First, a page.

Typical results of the experiments to investigate reaction kinetics of various recycled materials are shown in FIG. 4. A high moisture sample (13% moisture content in the crushed cement and an 85% humidity gas stream) and a low moisture sample (ambient moisture content of ˜2% in crushed concrete and ambient humidity of ˜10%). The low moisture sample initially shows about the same carbonation in the first minutes of the experiment. But, the uptake of CO2 quickly is diminished over a couple of hours. The high moisture sample, on the contrary, demonstrates consistent CO2 removal over the time frame of this experiment. In addition to these short studies, longer-term studies were performed as well. Two columns were run for 1 month each. They were both begun with initial moisture content in the waste material of 15%, a flow rate of 2.5 standard cubic feet per hour, and with atmospheric concentration of CO2. However, the humidity was varied between low (˜10%) and high (˜95%). The column run under higher relative humidity absorbed a much higher amount of CO2 than its counterpart. Thermogravimetric analysis (TGA) of these samples showed that the column with high humidity absorbed approximately 6% of its weight in CO2, while the other only absorbed approximately 2% of its weight. These TGA results are shown in FIG. 5. Thus, increasing the moisture content of the waste material and the relative humidity of the CO2 containing gas leads to more effective CO2 removal. However, in a preferred embodiment of the present invention, other factors affecting both the cost of humidifying the gas containing the CO2 and the cost of increasing the moisture content of the alkaline waste material will enter the choice of the levels of humidity and moisture content.

In addition, in order to confirm the reaction occurring in the present invention, reaction products have been characterized using a number of techniques. Scanning electron microscopy (SEM), x-ray diffraction (XRD) and x-ray photoelectron spectroscopy (XPS) all confirm the presence of CaCO3, commonly referred to as calcite, in reacted samples. SEM analyses clearly show the presence of calcite reaction products on the surfaces of class C CFA (coal fly ash) particles. In unreacted class C CFA (coal fly ash), as shown in FIG. 6, spherical amorphous particles are present with very little microcrystalline features on or around the particles. In reacted class C CFA (coal fly ash), as shown in FIG. 7, extensive microcrystalline structures characteristic of CaCO3 are seen on, and adjacent to, the spherical particles.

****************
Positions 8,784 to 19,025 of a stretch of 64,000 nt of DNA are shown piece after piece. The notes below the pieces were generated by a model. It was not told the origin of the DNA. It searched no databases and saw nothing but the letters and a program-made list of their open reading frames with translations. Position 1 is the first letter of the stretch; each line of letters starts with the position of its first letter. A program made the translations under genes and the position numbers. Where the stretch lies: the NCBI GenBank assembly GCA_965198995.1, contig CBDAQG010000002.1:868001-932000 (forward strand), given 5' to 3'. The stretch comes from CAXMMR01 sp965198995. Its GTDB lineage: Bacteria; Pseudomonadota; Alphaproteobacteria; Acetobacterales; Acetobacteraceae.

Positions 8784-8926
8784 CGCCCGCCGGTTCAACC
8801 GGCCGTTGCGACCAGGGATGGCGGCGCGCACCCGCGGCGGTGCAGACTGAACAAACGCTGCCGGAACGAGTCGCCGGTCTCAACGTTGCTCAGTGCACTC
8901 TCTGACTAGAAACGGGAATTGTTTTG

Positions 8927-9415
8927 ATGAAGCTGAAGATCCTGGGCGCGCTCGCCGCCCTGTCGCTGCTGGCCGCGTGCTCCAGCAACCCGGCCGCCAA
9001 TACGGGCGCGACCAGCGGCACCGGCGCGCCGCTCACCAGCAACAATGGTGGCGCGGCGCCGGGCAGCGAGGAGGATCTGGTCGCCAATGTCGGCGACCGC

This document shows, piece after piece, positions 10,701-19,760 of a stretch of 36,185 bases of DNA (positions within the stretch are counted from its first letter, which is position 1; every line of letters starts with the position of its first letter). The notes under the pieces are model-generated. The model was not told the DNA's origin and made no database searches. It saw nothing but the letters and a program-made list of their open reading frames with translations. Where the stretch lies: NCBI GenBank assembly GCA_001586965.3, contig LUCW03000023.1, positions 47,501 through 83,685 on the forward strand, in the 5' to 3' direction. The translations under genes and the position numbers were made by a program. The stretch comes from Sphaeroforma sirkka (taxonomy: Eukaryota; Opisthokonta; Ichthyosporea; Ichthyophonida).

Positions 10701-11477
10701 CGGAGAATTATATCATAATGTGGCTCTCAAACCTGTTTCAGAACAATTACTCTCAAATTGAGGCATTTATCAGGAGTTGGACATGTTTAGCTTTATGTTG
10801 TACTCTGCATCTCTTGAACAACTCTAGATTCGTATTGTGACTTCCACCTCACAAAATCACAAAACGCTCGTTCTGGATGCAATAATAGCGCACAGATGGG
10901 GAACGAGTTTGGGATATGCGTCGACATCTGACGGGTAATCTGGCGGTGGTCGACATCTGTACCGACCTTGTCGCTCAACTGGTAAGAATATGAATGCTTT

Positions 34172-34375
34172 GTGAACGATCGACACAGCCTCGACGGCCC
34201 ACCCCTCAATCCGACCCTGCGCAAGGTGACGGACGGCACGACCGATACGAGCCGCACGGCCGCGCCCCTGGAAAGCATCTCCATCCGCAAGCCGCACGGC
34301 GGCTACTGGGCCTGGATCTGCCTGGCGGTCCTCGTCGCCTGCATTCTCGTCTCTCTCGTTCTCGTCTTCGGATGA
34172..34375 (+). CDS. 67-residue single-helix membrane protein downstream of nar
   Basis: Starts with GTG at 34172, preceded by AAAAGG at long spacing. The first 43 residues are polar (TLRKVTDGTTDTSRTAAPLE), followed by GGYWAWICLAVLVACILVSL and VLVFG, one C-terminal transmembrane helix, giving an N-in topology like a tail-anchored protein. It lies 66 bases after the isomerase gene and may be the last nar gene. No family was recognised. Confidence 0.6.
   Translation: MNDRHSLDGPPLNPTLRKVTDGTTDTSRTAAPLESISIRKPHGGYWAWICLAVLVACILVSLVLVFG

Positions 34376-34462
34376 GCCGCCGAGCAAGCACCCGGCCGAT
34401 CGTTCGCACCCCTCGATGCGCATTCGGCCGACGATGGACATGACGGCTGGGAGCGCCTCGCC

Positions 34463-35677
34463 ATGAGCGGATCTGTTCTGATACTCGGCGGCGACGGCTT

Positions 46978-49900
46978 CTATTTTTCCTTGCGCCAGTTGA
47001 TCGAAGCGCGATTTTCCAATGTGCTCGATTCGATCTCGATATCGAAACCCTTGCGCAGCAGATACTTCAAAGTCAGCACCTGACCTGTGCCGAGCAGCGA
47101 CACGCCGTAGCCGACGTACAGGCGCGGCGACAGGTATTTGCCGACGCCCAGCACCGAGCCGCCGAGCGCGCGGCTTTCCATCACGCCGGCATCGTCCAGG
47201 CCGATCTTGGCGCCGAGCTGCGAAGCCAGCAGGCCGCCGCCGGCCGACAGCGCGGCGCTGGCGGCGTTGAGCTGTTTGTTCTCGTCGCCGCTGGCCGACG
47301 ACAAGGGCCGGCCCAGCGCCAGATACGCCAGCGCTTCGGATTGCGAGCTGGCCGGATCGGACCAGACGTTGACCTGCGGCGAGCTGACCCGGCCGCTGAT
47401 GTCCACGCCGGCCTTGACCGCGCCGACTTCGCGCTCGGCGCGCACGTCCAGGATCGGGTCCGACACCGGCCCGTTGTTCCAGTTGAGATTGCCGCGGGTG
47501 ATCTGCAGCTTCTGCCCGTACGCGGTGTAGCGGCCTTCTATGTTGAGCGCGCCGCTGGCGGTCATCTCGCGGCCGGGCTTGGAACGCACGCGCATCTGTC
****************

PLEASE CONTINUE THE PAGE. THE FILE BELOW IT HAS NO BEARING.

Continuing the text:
XPS, as shown in FIG. 8, has also confirmed the presence of CaCO3 in the reacted samples, suggesting sequestration of CO2 in a stable form under ambient conditions. X-ray diffraction analysis was conducted on class C CFA (coal fly ash) samples before and after the reaction of the present invention as well. For the unreacted sample, CaO peaks are clearly present. CaO peeks are absent in the reacted sample in which sample CaCO3 peaks are also present, as shown in the alkaline waste material and in FIG. 9. These analyses indicate the CO2 has reacted with the CaO in the alkaline waste material and has been converted to CaCO3.

This confirms that the general reaction can be described as follows:
Ca(OH)2+CO2

CaCO3+H2O.

One of the preferred embodiments of the present invention is the sequestration of CO2 under ambient conditions (atmospheric temperature, pressure and CO2 partial pressure). The mechanical process of bringing atmospheric CO2 in contact with alkaline waste material containing Ca in the preferred embodiment can generally be divided into two groups. The mechanical process in the first group use the alkaline waste materials only for sequestering the CO2 prior to disposal of the waste material. The mechanical process in the second group use the waste material simultaneously as building material and for sequestering the CO2.

One preferred embodiment in the first group is as simple as placing the alkaline waste material in numerous large outdoor piles. The piles can then be disturbed periodically so that atmospheric CO2 can contact the Ca in the waste material and moisture in controlled amounts can be added. In another preferred embodiment in this group, a relatively thin layer of the alkaline waste material can be spread out, moisture content can be maintained, and periodically another such layer can be spread out on top of the last layer.